Total prep time: 15 minutes

Makes 1 serving


  • 1 avocado, cubed
  • 1 cup fresh parsley leaves
  • 1 small cucumber, sliced
  • 1 cup fresh cilantro leaves
  • 1 cup broccoli sprouts
  • 1/4 cup grated broccoli
  • 1 lemon
  • 1 tablespoon extra-virgin olive oil
  • Sea salt and pepper, to taste


  1. Add all the ingredients except the lemon and olive oil to a bowl and toss until well combined.
  2. Slice the lemon in half and squeeze lemon juice over the salad, then drizzle with olive oil. Season with salt and pepper, to taste.

The takeaway.

Broccoli sprouts are a brain-boosting food that can help ease anxiety and support whole-body health. I love to eat them in salads and smoothies every few days for a quick hit of functional nutrition.

Adapted from an excerpt of Anxiety-Free With Food: Natural, Science-Backed Strategies to Relieve Stress and Support Your Mental Health by Liana Werner-Gray with permission from the author.

Liana Werner-Gray author page.
Liana Werner-Gray

Liana Werner-Gray is a natural food chef and four-time best-selling author of The Earth Diet, Cancer-Free with Food, which is in the top 100 cancer books of all time (foreword by Mark Hyman, MD.), and 10-Minute Recipes (publisher Hay House, Random House/Penguin) and most recently Anxiety-Free with Food which ranked as the #1 best seller on amazon for Neuropsychology.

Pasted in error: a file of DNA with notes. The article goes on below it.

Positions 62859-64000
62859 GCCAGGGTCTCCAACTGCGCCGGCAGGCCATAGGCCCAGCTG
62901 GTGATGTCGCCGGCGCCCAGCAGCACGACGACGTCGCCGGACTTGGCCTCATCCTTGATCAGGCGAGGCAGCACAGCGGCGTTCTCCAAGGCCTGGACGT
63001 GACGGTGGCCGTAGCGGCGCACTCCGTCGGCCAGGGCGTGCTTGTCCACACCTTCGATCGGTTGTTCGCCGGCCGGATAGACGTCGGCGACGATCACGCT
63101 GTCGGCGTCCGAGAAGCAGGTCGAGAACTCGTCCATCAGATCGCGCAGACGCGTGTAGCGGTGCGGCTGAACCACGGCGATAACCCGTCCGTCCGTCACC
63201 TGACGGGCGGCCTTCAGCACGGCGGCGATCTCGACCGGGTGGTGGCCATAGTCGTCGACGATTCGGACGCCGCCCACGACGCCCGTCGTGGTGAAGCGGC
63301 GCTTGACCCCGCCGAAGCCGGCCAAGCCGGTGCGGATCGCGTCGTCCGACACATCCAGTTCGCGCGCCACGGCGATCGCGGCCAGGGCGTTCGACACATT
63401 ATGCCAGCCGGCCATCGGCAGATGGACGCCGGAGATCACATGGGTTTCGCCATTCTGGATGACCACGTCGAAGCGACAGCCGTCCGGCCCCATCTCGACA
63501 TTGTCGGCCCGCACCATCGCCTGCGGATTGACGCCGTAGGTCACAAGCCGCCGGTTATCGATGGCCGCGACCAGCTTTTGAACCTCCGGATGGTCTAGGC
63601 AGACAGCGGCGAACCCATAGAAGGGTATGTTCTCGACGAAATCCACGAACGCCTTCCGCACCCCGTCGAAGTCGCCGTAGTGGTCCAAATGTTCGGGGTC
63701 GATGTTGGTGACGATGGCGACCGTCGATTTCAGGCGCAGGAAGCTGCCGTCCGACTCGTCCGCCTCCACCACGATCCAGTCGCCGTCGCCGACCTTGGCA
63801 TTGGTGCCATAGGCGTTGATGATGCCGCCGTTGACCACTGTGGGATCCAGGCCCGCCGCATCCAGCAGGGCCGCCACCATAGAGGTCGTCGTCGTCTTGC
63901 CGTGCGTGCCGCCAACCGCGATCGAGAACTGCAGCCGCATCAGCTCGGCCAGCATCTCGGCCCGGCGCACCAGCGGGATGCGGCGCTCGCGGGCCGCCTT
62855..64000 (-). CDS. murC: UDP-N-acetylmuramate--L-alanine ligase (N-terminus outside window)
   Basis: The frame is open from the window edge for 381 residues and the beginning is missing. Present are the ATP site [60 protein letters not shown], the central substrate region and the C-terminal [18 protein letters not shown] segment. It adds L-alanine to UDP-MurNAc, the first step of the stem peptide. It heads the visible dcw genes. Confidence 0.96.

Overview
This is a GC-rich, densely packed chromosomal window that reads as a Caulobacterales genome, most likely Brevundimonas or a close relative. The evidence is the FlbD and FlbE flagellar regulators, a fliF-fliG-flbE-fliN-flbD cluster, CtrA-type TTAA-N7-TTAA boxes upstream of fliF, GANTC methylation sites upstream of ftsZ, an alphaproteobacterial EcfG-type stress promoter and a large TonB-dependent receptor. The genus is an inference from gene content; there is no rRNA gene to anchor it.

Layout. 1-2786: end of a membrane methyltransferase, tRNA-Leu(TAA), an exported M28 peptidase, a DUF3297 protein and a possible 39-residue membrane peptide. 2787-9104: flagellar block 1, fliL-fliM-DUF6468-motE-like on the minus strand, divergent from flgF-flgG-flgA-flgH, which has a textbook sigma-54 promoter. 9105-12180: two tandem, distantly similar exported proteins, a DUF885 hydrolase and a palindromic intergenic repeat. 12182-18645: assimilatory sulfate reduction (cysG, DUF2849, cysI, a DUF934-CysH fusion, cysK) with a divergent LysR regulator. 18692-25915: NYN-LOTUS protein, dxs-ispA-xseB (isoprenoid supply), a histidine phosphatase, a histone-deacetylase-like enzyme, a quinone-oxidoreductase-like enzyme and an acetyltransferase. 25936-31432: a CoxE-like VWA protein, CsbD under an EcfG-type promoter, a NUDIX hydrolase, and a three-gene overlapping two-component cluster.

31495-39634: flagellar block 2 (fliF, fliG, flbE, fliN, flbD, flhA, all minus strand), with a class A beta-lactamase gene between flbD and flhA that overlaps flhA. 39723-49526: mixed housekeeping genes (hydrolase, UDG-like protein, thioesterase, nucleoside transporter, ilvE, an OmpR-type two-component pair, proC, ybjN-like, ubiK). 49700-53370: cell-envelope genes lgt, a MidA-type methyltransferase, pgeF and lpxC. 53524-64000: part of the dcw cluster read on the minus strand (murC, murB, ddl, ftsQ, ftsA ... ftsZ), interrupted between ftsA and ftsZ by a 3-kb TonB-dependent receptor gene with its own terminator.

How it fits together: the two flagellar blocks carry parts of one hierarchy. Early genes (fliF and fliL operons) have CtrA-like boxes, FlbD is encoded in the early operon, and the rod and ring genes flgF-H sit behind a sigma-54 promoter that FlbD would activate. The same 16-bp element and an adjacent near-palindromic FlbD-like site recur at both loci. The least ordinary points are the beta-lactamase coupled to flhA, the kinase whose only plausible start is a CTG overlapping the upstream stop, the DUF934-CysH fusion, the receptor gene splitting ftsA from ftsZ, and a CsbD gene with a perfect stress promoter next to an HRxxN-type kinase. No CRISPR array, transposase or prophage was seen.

Liana is the founder of Liana’s Organics. which launched a supplement for anxiety. Liana overcame many health issues through nutrition; she believes that food is medicine. Liana is the Resident Health and Nutrition Coach at Complete Wellness NYC. She regularly appears on television including ABC News GMW, CBS, Doctors TV, Dr Oz, The Wendy Williams Show, News 12 NY, Fox News, and NBC.

Liana was born and raised in Outback Australia, and currently resides in New York where she has lived since 2010.